Development of a cell culture microdevice with a detachable channel for clear observation

Eriko Kamata, Momoko Maeda, Kanako Yanagisawa, Kae Sato*

Department of Chemical and Biological Sciences, Faculty of Science, Japan Women’s University, Bunkyo, Tokyo 112-8681, Japan


Why is this useful?

There have been many reports on microfluidic devices for cell culture having upper and lower microchannels separated by a thin PDMS membrane. In these devices, the lower channel often interferes with the microscopic observation of cells cultured in the upper channel. To avoid interference, a microdevice with a detachable lower channel was developed.

What do I need?


PDMS (SILPOT 184w/c, Dow Corning Toray)


PMMA sheet (56 × 76 × 2 mm)

Glass slides (52 × 76 mm and 26 × 76 mm)

Cover slip (24 × 60 mm)

1 kg weight

PTFE tubing (1 × 2 mm and 0.46 × 0.92 mm)

Tygon tubing (1.59 × 3.18 mm)

Biopsy Punches (1 mm and 2 mm, Kai corporation)


Vacuum desiccator

Oven (65 ˚C and 100˚C)

Spin coater

Plasma generator

Vacuum pump

What do I do?

  1. PDMS molding

Mix the elastomer and curing agent at a 10:1 mass ratio. De-gas the mixture under vacuum until no bubbles remain (20 min). Pour the degassed PDMS mixture onto a master, which has an upper channel (1 × 1 × 10 mm) or a lower channel (0.5 × 2 × 15 mm) structure, and then place it in an oven at 65˚C for 1 h. Peel off the PDMS replica from the master and adhere it to a glass slide (26 × 76 mm). Place it in an oven at 100˚C for 1 h (Fig.1).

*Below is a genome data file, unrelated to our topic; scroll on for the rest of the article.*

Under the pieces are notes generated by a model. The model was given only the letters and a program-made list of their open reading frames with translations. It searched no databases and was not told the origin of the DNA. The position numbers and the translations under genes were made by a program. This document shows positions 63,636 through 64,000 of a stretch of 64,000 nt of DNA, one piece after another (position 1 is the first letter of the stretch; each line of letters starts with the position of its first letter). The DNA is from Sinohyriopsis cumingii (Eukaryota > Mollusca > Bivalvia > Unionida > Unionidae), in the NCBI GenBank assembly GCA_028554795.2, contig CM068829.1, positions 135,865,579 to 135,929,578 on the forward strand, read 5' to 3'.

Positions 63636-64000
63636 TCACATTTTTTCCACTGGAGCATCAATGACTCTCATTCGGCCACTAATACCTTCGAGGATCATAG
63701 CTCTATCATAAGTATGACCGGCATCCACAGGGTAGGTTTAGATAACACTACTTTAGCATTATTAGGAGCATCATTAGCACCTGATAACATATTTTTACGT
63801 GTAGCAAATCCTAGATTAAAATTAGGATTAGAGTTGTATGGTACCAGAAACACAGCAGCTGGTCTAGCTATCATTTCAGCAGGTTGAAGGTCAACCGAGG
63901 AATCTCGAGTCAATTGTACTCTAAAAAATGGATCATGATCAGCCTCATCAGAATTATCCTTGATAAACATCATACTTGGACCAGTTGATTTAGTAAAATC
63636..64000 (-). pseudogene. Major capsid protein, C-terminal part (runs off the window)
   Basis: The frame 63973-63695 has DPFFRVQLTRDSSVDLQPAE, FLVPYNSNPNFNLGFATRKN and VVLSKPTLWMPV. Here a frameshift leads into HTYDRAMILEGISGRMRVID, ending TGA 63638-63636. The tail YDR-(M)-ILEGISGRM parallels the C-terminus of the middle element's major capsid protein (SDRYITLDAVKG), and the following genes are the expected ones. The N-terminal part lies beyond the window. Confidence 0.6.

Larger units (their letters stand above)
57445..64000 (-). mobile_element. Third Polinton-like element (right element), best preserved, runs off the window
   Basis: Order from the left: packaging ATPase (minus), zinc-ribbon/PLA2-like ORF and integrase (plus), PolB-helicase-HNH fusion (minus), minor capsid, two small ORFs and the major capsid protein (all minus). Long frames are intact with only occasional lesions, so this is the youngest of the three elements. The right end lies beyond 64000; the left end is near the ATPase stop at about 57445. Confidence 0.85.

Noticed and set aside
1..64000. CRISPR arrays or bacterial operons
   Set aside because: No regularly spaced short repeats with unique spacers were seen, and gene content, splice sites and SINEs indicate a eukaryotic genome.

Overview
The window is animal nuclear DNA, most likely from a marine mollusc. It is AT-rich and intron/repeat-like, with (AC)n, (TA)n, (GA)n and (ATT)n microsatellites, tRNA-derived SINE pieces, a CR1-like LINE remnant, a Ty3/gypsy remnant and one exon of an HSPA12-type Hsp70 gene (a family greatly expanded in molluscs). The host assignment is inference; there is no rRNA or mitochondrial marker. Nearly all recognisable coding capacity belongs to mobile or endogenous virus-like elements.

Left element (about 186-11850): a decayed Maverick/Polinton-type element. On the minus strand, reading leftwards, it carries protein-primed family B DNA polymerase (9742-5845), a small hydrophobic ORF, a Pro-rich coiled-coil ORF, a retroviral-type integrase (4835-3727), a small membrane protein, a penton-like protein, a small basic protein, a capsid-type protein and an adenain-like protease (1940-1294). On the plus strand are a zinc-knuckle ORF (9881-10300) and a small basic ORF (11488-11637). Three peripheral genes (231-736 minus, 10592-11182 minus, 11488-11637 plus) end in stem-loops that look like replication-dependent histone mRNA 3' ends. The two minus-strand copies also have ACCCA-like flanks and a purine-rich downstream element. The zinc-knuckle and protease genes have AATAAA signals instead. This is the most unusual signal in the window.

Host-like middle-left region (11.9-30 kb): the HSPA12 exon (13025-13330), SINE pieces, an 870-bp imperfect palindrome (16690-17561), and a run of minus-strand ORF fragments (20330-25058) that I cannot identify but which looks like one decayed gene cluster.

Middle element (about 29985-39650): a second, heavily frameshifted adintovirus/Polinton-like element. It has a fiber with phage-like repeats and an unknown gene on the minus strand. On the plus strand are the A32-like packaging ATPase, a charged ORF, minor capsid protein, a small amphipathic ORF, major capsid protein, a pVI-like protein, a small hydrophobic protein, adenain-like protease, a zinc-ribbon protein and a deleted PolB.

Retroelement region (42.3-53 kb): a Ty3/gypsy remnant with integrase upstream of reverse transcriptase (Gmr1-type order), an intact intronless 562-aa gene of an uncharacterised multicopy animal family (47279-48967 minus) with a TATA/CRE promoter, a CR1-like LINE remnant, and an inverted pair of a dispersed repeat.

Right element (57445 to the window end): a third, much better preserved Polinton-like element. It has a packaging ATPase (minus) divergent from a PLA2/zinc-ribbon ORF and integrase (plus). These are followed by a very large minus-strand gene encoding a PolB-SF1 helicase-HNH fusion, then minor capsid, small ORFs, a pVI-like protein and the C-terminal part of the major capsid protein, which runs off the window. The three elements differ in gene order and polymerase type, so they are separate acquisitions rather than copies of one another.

1. Preparation of a thin PDMS membrane

Spin coat 600 µL of the PDMS prepolymer (at a 10:1 mass ratio) on a PMMA sheet at 500 rpm for 20 s followed by 2,400 rpm for 600 s. Bake it at 65˚C for 1.5 h.

Fig.1 PDMS sheet with the upper channel, that with the lower channel, PDMS membrane, and tubing.

  1. Permanent bonding of the PDMS membrane and the sheet with the upper channel

Punch the inlet and outlet holes at both the ends of the upper channel with a 2-mm biopsy punch. Expose both the bonding surfaces of the PDMS membrane and the PDMS sheet with the upper channel (upper sheet) to plasma at 100 W, 35 s (Fig.2a and 2b). Laminate and bake them at 65˚C for 1 h (Fig.2c). Remove the PMMA sheet, and punch a hole to connect the sheet with the lower channel by using a 1-mm biopsy punch from the membrane side.


Fig.2 (a) Schematic diagram of bonding the PDMS membrane and the upper sheet. (b) Plasma treatment. (c) Bonded PDMS membrane and sheet.

  1. Detachable bonding of the PDMS membrane and the PDMS sheet with the lower channel

The PDMS sheet with the lower channel (lower sheet) is bonded to the PDMS membrane by using a PDMS prepolymer diluted with hexane (a dilution ratio of 1:3) as a glue1 (Fig.3a). Spin coat the diluted PDMS prepolymer (600 µL) at 2,000 rpm for 30 s on the surface of a glass slide (52 × 76 mm) to cover the slide with a thin layer of the glue and incubate it for 10 min to dry the solvent (Fig.3b). Place the lower sheet on the coated glass slide (Fig.3c). Apply glue at the four corners of the PDMS membrane bonded with the upper sheet (Fig.3d). Peel off the lower sheet from the glass slide and place the glue-coated surface of the sheet on the PDMS membrane (Fig.3e). After 30 min of incubation, bond the lower sheet to a cover slip by plasma bonding. Place a 1-kg weight and a glass slide on the device and bake it at 100˚C for 1 h (Fig.3f).